"Raglif Jaglif Tetartlif Pole." As told by Leonard Roberts. In Jack in Two Worlds: Contemporary North American Tales and Their Tellers. Ed. William Bernard McCarthy. Chapel Hill:  U of NC Pr, 1994, pp. 168-203. With a photo of Roberts, an essay on Roberts and the tale, and a transcription of the oral tale that notes vocal and non-verbal features and audience responses. McCarthy identifies "Roberts's favorite story" as "a remarkably full version of" Type 313, The Girl as Helper in the Hero's Flight. A pretty girl helps Jack obtain magic help to complete three impossible tasks (including capturing wild horses) and escape from a man who threatens to cut his head off. The girl has learned "a little magic" from the old man while living with him. Jack and the girl need more magic to run away on a horse named Raglif Jaglif and then get married. Anne Shelby adapted this tale as "Molly and Jack," with the focus on her heroine Molly from the beginning of the book and throughout this tale, in The Adventures of Molly Whuppie and Other Appalachian Folktales. Illus. Paula McArdle. Chapel Hill: Univ. of NC Press, 2007. For more on Shelby's book, see Appalachian Folktale Collections K-Z.

"Raglif Jaglif Tetartlif Pole." In Roberts, Leonard (collector).  I Bought Me A Dog, and Other Folktales from the Southern Mountains. Berea, KY: The Council of the Southern Mountains, 1954. Small black and white drawings by Mary Rogers. Roberts notes that this Kentucky version of the story was almost lost during the century before he heard it, until a relative told him the tale that had been passed down through her branch of his family.

"Raglif Jaglif Tetartlif Pole." In Roberts, Leonard (collector). Old Greasybeard: Tales From the Cumberland GapIllus. Leonard Epstein. Detroit: Folklore Associates, 1969. Rpt. Pikeville, KY: Pikeville College Press, 1980, pp. 65-68. This version is shorter than others published by Roberts.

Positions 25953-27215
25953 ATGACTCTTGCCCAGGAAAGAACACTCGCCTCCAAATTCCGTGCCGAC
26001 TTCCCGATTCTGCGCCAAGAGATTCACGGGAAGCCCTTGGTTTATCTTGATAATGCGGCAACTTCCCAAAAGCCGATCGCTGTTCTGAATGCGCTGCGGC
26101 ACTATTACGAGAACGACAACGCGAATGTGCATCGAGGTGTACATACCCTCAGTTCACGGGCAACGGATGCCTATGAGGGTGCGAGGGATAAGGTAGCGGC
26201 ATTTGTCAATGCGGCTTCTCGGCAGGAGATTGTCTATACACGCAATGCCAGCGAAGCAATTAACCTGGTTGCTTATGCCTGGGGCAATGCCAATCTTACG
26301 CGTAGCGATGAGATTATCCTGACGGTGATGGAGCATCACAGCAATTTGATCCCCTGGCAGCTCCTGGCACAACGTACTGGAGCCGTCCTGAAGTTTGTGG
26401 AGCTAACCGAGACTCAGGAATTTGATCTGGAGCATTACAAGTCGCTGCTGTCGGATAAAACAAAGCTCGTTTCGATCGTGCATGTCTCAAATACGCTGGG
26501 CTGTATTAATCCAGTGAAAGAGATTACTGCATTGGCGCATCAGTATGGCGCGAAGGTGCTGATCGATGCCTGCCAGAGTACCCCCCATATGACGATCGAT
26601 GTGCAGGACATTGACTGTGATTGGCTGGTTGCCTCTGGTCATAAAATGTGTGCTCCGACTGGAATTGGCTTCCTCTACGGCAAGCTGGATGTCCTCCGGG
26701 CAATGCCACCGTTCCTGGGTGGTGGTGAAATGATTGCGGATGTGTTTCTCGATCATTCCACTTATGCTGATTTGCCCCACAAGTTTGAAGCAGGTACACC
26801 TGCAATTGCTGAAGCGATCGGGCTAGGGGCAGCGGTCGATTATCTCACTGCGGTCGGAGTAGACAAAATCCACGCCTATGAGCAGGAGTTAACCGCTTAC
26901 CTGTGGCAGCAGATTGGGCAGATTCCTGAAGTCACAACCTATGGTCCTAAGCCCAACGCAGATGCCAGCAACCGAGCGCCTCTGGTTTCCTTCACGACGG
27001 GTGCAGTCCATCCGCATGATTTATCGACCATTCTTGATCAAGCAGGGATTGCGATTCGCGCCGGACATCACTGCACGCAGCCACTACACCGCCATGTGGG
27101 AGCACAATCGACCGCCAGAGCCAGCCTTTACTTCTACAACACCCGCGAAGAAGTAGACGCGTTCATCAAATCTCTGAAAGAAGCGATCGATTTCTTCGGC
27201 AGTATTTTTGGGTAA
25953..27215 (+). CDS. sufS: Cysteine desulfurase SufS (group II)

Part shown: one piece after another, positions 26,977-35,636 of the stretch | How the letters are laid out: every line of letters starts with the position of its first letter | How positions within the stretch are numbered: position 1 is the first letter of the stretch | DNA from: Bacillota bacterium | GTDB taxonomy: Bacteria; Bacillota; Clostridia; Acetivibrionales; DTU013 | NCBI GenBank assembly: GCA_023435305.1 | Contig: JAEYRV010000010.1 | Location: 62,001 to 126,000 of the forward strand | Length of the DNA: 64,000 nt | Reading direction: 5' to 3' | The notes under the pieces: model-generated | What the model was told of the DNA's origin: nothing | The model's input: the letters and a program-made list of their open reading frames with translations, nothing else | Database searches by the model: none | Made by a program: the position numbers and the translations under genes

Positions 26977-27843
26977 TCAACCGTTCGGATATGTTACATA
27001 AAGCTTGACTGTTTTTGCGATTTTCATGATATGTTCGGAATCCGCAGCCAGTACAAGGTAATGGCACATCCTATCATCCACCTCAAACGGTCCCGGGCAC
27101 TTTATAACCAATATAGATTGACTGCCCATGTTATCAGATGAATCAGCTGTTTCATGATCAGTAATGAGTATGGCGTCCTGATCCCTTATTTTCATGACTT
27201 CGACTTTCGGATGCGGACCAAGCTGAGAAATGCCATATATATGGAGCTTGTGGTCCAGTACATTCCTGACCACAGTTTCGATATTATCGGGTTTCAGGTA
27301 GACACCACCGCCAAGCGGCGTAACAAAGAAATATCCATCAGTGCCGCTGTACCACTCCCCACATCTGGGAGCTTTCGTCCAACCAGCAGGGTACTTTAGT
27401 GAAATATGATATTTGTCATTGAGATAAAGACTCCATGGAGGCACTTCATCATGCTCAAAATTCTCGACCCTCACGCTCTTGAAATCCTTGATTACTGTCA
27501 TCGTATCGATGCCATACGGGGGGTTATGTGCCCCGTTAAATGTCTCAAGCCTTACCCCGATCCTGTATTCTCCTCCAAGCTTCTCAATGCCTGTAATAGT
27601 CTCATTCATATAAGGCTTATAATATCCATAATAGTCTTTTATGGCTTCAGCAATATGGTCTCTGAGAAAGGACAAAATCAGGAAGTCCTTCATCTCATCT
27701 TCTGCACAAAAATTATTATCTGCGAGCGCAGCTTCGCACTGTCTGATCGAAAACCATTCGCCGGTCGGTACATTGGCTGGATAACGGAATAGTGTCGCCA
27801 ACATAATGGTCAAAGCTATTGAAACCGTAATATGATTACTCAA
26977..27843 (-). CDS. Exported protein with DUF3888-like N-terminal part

"Raglif Jaglif Tetartlif Pole." Told by Leonard Roberts in Raglif, Jaglif, Tetartlif, Pole [and Other Tales from Appalachian Tradition]. Audiocassette. Berea, KY: Appalachian Center, Berea College, 1993. Side 1: Raglif, Jaglif, Tetartlif, Pole; Irishmen Tales; Jack Outwits the Giant; Riddles. Side 2: Daniel Boone's Hunting Trip, Jack and the Bull Strap, Remarks by Dr. Roberts on Appalachian Region.

"Raglif Jaglif Tetartlif Pole" by Leonard W. Roberts. In Jones, Loyal, ed. Appalachian Folk Tales. Illus. Jim Marsh. Ashland, KY: Jesse Stuart Foundation, 2010.

"Raglif Jaglif Tetartlif Pole" by Leonard W. Roberts. In Jones, Loyal. My Curious and Jocular Heroes: Tales and Tale-Spinners from Appalachia. Urbana: Univ. of Illinois Press, 2017. Jones' introduction to Leonard Roberts observes that Roberts learned his favorite tale from his aunt and told it often; he recorded Columbia Roberts telling it in 1950. The version in this book is from a recording of Roberts telling it in a class taught by Jones at Berea College, 1975. Jones lists other versions published by Roberts as well, beginning in Mountain Life and Work in 1952.

"Raglif Jaglif Tetartlif Pole." Folkways Monthly, vol. 1, no. 2 (1963): pp. 52+